Antimicrobial Action of Copper Is Amplified via Inhibition of Heme Biosynthesis
journal contributionposted on 18.02.2016, 14:42 by Karrera Y. Djoko, Alastair G. McEwan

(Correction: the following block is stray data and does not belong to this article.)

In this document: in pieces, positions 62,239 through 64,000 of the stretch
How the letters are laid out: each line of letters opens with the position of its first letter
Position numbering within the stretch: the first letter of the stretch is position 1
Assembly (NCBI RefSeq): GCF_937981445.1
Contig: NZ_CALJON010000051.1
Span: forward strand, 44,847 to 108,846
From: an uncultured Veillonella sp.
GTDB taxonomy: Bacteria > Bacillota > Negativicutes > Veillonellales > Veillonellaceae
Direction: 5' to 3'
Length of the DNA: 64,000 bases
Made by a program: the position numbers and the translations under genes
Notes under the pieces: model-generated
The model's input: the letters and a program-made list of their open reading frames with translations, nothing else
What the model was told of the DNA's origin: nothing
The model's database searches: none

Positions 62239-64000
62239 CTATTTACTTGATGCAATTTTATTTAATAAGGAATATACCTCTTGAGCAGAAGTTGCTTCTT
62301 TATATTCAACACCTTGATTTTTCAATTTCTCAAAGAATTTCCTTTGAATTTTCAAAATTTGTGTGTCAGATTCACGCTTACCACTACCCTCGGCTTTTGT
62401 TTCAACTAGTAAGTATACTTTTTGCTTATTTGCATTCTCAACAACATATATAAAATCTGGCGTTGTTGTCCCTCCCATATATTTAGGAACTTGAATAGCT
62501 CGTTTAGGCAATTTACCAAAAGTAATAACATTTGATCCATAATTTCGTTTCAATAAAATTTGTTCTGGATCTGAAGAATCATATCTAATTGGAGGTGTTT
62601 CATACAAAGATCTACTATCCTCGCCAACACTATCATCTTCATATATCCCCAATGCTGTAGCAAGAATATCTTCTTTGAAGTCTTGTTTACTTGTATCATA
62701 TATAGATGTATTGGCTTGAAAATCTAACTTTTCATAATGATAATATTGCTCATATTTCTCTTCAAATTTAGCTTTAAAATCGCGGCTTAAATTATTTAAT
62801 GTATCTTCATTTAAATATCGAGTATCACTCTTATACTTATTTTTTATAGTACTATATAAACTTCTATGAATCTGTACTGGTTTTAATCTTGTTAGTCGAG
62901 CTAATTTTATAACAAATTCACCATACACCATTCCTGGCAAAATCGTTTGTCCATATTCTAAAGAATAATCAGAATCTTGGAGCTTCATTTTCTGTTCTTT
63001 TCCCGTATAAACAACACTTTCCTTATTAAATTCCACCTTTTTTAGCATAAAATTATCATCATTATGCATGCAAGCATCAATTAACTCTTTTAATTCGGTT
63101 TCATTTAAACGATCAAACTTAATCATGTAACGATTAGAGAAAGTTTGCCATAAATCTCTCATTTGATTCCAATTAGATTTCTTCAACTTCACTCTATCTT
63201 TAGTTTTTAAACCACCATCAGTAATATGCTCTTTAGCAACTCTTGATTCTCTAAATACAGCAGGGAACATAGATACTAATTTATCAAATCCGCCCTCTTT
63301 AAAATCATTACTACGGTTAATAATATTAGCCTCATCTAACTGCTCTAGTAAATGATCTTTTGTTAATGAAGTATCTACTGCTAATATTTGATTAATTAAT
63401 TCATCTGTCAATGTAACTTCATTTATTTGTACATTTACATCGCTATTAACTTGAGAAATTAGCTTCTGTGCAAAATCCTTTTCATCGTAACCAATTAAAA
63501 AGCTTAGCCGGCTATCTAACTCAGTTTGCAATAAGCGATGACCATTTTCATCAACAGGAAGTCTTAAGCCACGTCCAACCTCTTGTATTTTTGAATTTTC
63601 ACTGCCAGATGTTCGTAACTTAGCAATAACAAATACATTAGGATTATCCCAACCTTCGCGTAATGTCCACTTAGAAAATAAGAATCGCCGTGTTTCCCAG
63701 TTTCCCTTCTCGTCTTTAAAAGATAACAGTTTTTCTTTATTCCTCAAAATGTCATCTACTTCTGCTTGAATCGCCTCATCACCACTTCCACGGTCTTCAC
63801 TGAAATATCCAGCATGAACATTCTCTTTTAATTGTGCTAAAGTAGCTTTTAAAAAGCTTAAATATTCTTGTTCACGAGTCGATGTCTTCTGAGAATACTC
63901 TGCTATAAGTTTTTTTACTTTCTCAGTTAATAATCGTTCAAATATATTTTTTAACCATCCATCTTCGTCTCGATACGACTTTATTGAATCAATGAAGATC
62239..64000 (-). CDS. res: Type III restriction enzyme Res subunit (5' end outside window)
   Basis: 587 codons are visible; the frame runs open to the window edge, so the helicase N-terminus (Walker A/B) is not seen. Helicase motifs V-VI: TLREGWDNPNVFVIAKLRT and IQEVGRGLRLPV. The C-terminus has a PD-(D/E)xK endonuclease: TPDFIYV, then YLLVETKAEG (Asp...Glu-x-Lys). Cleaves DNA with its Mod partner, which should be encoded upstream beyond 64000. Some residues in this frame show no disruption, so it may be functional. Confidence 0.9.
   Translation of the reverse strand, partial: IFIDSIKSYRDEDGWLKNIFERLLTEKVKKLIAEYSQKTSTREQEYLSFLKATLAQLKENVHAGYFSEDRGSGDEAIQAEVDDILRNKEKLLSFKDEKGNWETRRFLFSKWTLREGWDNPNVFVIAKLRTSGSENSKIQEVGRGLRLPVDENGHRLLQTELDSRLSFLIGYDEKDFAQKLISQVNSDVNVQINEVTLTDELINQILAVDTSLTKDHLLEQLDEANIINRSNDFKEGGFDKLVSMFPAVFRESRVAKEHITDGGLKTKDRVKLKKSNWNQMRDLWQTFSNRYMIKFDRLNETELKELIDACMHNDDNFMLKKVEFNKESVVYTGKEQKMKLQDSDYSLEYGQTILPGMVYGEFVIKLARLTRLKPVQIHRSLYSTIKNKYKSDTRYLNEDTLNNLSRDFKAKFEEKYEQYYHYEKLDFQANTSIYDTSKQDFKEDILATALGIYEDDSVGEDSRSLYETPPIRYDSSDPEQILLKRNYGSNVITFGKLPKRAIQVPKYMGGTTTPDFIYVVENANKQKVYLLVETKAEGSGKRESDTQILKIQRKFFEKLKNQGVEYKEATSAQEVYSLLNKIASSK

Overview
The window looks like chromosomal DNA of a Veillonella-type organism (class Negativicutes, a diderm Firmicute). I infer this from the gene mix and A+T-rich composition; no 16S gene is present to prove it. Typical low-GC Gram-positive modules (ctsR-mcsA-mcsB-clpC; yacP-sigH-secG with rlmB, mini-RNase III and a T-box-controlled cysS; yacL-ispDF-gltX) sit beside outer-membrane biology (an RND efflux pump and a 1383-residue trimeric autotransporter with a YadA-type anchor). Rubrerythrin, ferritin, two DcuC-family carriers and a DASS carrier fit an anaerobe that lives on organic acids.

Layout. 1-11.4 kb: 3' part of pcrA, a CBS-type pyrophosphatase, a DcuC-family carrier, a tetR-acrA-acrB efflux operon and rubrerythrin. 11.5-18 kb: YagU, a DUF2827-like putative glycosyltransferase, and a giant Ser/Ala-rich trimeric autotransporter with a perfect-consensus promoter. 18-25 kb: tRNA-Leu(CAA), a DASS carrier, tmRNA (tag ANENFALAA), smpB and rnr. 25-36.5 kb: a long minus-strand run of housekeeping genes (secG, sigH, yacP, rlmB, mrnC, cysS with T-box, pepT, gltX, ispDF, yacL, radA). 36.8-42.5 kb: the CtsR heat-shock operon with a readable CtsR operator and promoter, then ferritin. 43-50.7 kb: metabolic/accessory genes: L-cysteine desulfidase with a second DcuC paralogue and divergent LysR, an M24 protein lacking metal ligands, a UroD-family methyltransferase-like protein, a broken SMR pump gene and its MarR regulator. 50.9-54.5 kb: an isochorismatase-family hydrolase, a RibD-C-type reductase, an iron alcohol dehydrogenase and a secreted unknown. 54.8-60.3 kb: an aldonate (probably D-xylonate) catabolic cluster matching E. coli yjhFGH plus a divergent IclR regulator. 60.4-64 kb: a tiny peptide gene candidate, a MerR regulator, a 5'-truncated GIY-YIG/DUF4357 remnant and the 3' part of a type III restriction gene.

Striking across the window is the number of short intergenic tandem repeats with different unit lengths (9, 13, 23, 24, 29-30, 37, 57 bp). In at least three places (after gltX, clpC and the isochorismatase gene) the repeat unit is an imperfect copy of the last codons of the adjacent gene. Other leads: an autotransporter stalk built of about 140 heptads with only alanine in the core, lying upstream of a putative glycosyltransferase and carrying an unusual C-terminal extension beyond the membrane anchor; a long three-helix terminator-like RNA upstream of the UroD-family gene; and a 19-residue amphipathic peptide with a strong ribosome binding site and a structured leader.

Copper (Cu) is a potent antimicrobial agent. Its use as a disinfectant goes back to antiquity, but this metal ion has recently emerged to have a physiological role in the host innate immune response. Recent studies have identified iron–sulfur containing proteins as key targets for inhibition by Cu. However, the way in these effects at the molecular level translate into a global effect on cell physiology is not fully understood. Here, we provide a new insight into the way in which Cu poisons bacteria. Using a copA mutant of the obligate human pathogen Neisseria gonorrhoeae that lacks a Cu efflux pump, we showed that Cu overloading led to an increased sensitivity to hydrogen peroxide. However, instead of promoting disproportionation of H2O2 via Fenton chemistry, Cu treatment led to an increased lifetime of H2O2 in cultures as a result of a marked decrease in catalase activity. We showed that this observation correlated with a loss of intracellular heme. We further established that Cu inhibited the pathway for heme biosynthesis. We proposed that this impaired ability to produce heme during Cu stress would lead to the failure to activate hemoproteins that participate in key processes, such as the detoxification of various reactive oxygen and nitrogen species, and aerobic respiration. The impact would be a global disruption of cellular biochemistry and an amplified Cu toxicity.